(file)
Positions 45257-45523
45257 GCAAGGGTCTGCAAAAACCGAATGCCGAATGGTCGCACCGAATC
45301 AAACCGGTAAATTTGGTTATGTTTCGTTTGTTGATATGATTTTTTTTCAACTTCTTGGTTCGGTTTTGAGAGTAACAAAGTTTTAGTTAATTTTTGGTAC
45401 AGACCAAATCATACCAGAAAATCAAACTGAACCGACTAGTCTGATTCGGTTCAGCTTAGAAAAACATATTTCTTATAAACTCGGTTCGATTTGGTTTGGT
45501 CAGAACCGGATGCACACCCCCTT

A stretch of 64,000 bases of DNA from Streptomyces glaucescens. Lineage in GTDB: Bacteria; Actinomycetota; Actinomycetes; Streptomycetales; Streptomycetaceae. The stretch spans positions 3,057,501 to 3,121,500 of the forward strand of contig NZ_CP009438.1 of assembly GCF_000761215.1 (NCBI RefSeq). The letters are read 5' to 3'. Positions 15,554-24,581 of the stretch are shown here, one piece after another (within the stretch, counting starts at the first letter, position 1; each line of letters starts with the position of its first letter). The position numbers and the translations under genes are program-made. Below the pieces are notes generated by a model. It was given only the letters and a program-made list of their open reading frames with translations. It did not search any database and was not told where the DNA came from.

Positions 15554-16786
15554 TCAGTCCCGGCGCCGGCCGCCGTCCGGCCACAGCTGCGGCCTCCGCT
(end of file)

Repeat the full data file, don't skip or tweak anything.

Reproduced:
Positions 45257-45523
45257 GCAAGGGTCTGCAAAAACCGAATGCCGAATGGTCGCACCGAATC
45301 AAACCGGTAAATTTGGTTATGTTTCGTTTGTTGATATGATTTTTTTTCAACTTCTTGGTTCGGTTTTGAGAGTAACAAAGTTTTAGTTAATTTTTGGTAC
45401 AGACCAAATCATACCAGAAAATCAAACTGAACCGACTAGTCTGATTCGGTTCAGCTTAGAAAAACATATTTCTTATAAACTCGGTTCGATTTGGTTTGGT
45501 CAGAACCGGATGCACACCCCCTT

A stretch of 64,000 bases of DNA from Streptomyces glaucescens. Lineage in GTDB: Bacteria; Actinomycetota; Actinomycetes; Streptomycetales; Streptomycetaceae. The stretch spans positions 3,057,501 to 3,121,500 of the forward strand of contig NZ_CP009438.1 of assembly GCF_000761215.1 (NCBI RefSeq). The letters are read 5' to 3'. Positions 15,554-24,581 of the stretch are shown here, one piece after another (within the stretch, counting starts at the first letter, position 1; each line of letters starts with the position of its first letter). The position numbers and the translations under genes are program-made. Below the pieces are notes generated by a model. It was given only the letters and a program-made list of their open reading frames with translations. It did not search any database and was not told where the DNA came from.

Positions 15554-16786
15554 TCAGTCCCGGCGCCGGCCGCCGTCCGGCCACAGCTGCGGCCTCCGCT